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It/ is important to avoid all greasy foods- for the little ones in summer. This- impairs the digestion and works many other ills. When teething baby is often very thirsty at frequent intervals. This is caused by feverishness. To relieve the little one’s thirst, give him. some pure water. Milk should not be given. as this is a food, not a beverage. If a child is frightened at a bath, cover it with a small sheet, then lay him on the sheet, and slowly lower him into the water. In this way any shock is avoided. Children should get a great deal of exercise at natural gymnastics, as games may be called. They should play in the open air, or, failing this, in a large, well-ventilated room. To avoid draughts arising between the cracks in the floor, lay a piece of plain lel't between the carpet and the bare floor. This keeps away all draughts. Milk, ixi which a little finely-chop-ped suet has been boiled, makes a. very nourishing beverage, and if sweetened, very few children will object -to it. Flies are such a trouble in hot weather that an old country method of controlling them is worthy a trial in our kitchens. A large bunch of feathery asparagus is tied and fastened near the ceiling ; to this haven, in preference to culinary dainties, the disturbing flies are said to go in larg-e numbers. It need not be an expensive cure, and is vouched for by more than one experienced old country housekeeper. All puddings that should he smooth and creamy, such as custard, rice, and tapioca, ought to hake or steam slowly. If they are cooked rapidly they are apt to curdle. An onion breath may he got rid of by drinking half a cup of hot water in which a pinch of baking soda has been dissolved. Some housekeepers put a peeled onion inside a fowl that is to be kept for any length of time. Th,s obsorbs germs that would otherwise infect the meat. Sliced onions or a bag of charcoal placed near meat of any kind has the same effect. Cane chair seats often sag and get out of shape without being actually in need of mending. This can he easily remedied by turning the chair up-side-down and washing the cane work with soap and water until thoroughly soaked, and then leaving it to dry—still upside -down—-in the air and sun. The seat will become tight and firm again.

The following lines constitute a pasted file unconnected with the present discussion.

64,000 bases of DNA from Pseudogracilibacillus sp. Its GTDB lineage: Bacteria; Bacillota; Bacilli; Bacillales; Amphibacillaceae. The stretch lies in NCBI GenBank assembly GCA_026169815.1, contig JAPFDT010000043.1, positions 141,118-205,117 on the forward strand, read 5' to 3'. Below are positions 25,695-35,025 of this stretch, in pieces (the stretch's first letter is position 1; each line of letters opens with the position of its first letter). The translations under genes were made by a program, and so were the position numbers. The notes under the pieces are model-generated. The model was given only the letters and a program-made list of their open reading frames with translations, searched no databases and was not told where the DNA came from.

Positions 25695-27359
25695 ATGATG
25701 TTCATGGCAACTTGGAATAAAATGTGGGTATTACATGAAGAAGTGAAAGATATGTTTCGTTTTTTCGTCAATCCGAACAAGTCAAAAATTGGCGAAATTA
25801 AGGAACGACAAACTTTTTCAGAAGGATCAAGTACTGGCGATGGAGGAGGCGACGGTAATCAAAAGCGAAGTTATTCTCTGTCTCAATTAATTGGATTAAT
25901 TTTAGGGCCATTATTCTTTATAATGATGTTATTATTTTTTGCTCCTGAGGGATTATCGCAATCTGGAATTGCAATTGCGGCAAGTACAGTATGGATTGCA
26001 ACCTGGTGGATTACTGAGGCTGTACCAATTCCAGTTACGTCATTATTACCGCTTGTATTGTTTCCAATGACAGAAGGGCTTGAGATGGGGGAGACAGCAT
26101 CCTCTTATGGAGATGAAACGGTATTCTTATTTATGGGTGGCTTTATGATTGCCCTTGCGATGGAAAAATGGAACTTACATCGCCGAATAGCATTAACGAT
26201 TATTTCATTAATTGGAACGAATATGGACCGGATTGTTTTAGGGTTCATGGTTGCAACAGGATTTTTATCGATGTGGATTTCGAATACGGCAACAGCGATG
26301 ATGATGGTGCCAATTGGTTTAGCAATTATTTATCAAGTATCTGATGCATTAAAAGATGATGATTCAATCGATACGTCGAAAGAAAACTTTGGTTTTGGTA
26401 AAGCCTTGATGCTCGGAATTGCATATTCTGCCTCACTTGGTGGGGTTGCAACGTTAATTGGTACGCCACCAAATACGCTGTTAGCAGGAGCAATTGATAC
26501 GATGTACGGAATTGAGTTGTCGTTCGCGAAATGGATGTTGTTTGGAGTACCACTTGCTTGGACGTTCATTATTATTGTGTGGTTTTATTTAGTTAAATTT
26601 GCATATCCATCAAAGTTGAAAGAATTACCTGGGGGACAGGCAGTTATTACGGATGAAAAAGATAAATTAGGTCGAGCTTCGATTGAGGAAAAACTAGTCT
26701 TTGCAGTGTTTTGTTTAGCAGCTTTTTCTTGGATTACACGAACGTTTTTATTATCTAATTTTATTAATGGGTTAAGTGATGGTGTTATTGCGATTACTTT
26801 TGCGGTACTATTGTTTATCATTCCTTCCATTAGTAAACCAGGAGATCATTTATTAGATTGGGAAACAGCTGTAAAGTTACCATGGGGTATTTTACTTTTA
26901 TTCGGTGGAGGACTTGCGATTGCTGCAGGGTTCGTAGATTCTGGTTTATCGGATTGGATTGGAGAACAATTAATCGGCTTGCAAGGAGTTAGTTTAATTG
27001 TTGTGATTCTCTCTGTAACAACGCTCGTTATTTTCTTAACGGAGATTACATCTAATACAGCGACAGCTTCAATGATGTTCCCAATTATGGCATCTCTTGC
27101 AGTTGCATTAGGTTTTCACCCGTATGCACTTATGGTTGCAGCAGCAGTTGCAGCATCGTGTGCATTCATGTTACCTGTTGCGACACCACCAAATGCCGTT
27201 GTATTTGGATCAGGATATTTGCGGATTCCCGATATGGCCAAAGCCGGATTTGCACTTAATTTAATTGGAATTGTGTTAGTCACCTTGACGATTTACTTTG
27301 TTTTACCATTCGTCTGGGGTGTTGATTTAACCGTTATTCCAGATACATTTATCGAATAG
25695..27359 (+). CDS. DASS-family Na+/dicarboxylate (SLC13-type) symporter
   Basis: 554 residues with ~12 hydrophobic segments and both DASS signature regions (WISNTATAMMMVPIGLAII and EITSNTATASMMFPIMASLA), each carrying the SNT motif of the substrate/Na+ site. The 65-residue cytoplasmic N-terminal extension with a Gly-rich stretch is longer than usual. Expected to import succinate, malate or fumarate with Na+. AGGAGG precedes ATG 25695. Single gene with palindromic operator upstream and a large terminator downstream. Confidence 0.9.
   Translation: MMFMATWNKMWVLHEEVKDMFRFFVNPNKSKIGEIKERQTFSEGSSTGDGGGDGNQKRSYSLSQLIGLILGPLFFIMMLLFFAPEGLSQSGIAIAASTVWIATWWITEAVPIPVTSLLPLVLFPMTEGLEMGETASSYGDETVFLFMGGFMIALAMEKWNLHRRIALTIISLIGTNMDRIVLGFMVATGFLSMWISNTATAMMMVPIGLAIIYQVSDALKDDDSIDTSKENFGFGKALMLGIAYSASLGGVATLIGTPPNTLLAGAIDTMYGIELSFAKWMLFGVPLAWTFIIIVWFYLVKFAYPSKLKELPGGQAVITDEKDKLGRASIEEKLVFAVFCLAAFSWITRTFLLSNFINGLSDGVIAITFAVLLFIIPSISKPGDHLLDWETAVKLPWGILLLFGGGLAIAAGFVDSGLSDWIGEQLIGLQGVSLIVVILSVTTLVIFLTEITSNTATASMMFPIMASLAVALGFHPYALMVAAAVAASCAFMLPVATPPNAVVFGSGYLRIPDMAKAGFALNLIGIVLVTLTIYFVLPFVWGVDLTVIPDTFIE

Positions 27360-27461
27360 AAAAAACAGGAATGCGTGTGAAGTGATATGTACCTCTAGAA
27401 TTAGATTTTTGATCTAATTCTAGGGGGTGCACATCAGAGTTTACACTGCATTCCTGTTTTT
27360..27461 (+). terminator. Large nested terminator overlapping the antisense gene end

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Bibliographic details

HOUSEHOLD HINTS., Southern Cross, Volume 14, Issue 42, 15 December 1906

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HOUSEHOLD HINTS. Southern Cross, Volume 14, Issue 42, 15 December 1906